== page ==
• Charley Walters of the Pioneer Press: The Minnesota Timberwolves lost money last season, owner Glen Taylor said Thursday, but he expects the team to make money this season. That's despite the $60 million signing of Nikola Pekovic this week. "We think if we play well this year, we'll get past that hump and make money," Taylor said. Pekovic's deal is for five years. The 6-foot-11, 289-pound center can earn another $4 million in performance bonuses over the duration of the contract, but he'll have to be among the best at his position in the NBA. "They are not gimmes," Taylor said of the incentives. Taylor said the Wolves still have enough money to extend the contract of point guard Ricky Rubio when the time comes. "We had to make sure we had enough for him," Taylor said.

  • Eddie Sefko of The Dallas Morning News: Monta Ellis and six other free agents who signed with the Mavericks this summer were at the team’s fan event at American Airlines Center on Thursday. The high-scoring guard chuckled when asked if he is ready to have Dirk Nowitzki as his sidekick. But he understood the implication. The Mavericks have been trying to find somebody who can make Nowitzki their second-best player for a couple of seasons. Ellis is not being viewed as that player. Then again, for a guy who has averaged 22 points over the last five seasons, why not? Nowitzki won’t be the Mavericks’ leading scorer forever. “I think the team we have together is going to ease the pressure on him, not just me alone,” Ellis said. “We’re going to work together. Everybody in this locker room is going to have a say-so in our success. Dirk won’t have to put too much on his back with guys like me and Jose [Calderon] who understand the game and have been in the NBA a long time. I don’t think I have to come in and take the baton or he [Nowitzki] has to hand it over. I think we all just hold onto it as one. It’ll be easier for him.” So is Ellis ready to be the man? Or at least, the co-man? “I think I’m ready,” he said. “This is going to be the year, with the work I put in this summer and the relationship with me and Coach that’s building right now. And the relationship I’m going to build with my teammates. I feel great. I’m in a great spot.”

  • Steve Bulpett of the Boston Herald: University of North Carolina coach Roy Williams believes Brad Stevens will do very well as he makes the move from college to the Celtics bench, but he does have some mixed feelings about the situation. He wishes Stevens could be coaching Paul Pierce. In a chat during this week’s Jim Calhoun Celebrity Golf Classic in Connecticut, Williams told the Herald that he’d have liked to see his former Kansas pupil remain in Green his entire career. Pierce spent 15 years with the Celtics but was dealt to the Nets with Kevin Garnett and Jason Terry this summer as the locals try to rebuild their roster on the fly. Williams gets that, but he wishes it weren’t so. “Yeah, I am a little sad,” he said. “And I understand that it had to happen. They want to make over the team because everybody’s getting older. Hey, I’m getting older myself. I turned 63 on Aug. 1. But I was just really hoping that Paul would be able to be a one-team guy. One of the reasons I thought seriously about staying at Kansas 10 years ago and not coming back to North Carolina was that I wanted to be one of those coaches that just coached at one school. I admire some of those professional athletes that just stay with one club, and I was hoping Paul would be one of them.” Williams paused and added, “Paul has done so much for Boston, and Boston has meant so much to him. I just thought that would have been neat.”

  • Doug Smith of the Toronto Star: Not a bad parting gift for young point guard Myck Kabongo, one of two players released from Canada’s national men’s basketball team as the hard work of paring a roster to try and qualify for next summer’s World Cup begins. Kabongo, let go Thursday along with Carleton University guard Phil Scrubb, will head to Vancouver for a series of private workouts with national team general manager and Los Angeles Lakers guard Steve Nash. “We’re not quitting on this kid,” head coach Jay Triano said of Kabongo, who struggled in two games last week against Jamaica. “We think he can be part of this program in the future and he has to go learn from one of the best right now.” The departures of Kabongo and Scrubb, who will head back to university, leave Triano with a 15-man roster for a four-day training camp and an exhibition tournament in Puerto Rico that lead into the World Cup qualification tournament in Venezuela beginning later this month.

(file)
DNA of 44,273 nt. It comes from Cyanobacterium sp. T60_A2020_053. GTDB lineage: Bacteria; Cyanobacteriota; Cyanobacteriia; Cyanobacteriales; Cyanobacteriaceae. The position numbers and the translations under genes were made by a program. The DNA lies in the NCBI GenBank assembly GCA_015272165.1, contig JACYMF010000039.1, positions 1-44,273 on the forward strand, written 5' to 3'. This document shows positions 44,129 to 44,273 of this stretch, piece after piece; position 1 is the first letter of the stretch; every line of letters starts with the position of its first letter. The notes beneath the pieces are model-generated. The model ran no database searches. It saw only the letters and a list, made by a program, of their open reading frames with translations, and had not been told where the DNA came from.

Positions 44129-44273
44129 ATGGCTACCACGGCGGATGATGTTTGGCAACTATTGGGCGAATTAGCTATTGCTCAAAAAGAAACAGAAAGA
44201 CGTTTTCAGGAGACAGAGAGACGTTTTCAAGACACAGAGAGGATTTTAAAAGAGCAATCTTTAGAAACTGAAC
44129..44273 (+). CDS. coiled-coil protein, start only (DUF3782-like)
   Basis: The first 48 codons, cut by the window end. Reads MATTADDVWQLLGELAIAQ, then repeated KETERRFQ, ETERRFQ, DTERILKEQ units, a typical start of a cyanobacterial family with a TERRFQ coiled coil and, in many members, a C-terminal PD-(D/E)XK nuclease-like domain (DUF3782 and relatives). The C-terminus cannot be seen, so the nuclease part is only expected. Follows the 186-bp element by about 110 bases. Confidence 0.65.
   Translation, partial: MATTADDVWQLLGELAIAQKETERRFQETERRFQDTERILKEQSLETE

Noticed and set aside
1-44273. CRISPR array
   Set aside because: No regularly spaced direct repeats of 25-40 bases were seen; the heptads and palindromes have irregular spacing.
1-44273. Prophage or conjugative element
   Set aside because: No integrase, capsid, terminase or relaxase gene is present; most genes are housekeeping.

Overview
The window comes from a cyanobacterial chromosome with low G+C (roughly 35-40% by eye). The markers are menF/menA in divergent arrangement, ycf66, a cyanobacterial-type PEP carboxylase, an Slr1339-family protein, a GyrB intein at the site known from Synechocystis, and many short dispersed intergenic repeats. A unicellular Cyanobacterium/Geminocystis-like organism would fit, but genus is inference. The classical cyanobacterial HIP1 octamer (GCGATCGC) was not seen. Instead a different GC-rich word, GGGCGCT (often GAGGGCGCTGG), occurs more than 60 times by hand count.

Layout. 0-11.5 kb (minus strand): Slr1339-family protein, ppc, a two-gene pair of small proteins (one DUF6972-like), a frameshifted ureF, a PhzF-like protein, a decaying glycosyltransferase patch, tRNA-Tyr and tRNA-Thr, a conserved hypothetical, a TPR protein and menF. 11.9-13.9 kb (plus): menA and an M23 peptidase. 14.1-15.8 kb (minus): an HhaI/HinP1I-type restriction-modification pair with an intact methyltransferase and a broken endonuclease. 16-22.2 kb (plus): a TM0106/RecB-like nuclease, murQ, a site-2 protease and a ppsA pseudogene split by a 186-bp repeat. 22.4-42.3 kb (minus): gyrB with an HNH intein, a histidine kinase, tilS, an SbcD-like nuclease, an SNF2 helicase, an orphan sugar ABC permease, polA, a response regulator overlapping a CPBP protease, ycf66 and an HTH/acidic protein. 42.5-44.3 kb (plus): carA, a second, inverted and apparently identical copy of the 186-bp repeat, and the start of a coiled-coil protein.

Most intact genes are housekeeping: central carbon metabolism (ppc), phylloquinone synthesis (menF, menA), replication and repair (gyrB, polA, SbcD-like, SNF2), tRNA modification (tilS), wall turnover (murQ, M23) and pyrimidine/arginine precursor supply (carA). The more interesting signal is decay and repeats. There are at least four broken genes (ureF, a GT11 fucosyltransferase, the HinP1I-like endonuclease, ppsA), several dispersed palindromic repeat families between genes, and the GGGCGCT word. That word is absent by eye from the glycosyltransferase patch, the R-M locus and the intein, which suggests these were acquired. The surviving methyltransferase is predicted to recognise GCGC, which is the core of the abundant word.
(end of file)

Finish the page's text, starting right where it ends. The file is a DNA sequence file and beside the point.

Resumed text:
• John Canzano of The Oregonian: Chris McGowan turned 40 over the weekend, and apparently as part of his celebration the president of the Trail Blazers wants to see a football game. A source told me Thursday that the Blazers are in preliminary negotiations with theArena Football League to relocate a franchise to Portland. This comes in the wake of the news that McGowan wants to talk about bringing NHL to Portland. The football team would play in the venue that was formerly known as the Rose Garden -- that was before the birthday boy sold the naming rights on the building to Moda Health. And while we're waiting to see how this unfolds, it's probably worth pointing out that the biggest development anywhere in this is that McGowan is getting stuff done at an organization that sat stagnant for a decade. A Blazers spokesperson declined to comment. But what's clear is that the organization is running like a business. They're exploring new revenue streams, and attacking empty dates, trying to fill the Rose Gard -- ahem -- Moda Center with events. And no matter if you like the idea of minor-league mutant football played inside an arena or not starting next year, what you have to love is the new energy from the old gray organization. The Blazers are trying to make things happen and if this philosophy extends to the basketball operation, what we might just have here is a revitalization of the entire culture of Trail Blazers, Inc. Too early to say until we see more basketball, but all this activity gives you some hope.

  • Steve Schrader of the Detroit Free Press: Now-and-then Detroit Pistons guard Chauncey Billups has partnered with former NBA player/restaurant franchise magnate Junior Bridgeman to buy 30 Wendy’s in the St. Louis area. Billups is an industry rookie, but Bridgeman has 196 Wendy’s, 100-plus Chili’s and several dozen Fazoli’s units, Nation’s Restaurant News reports (via ESPN’s Darren Rovell). “We are eager to welcome Chauncey to the Wendy’s family,” CEO Emil Brolick said.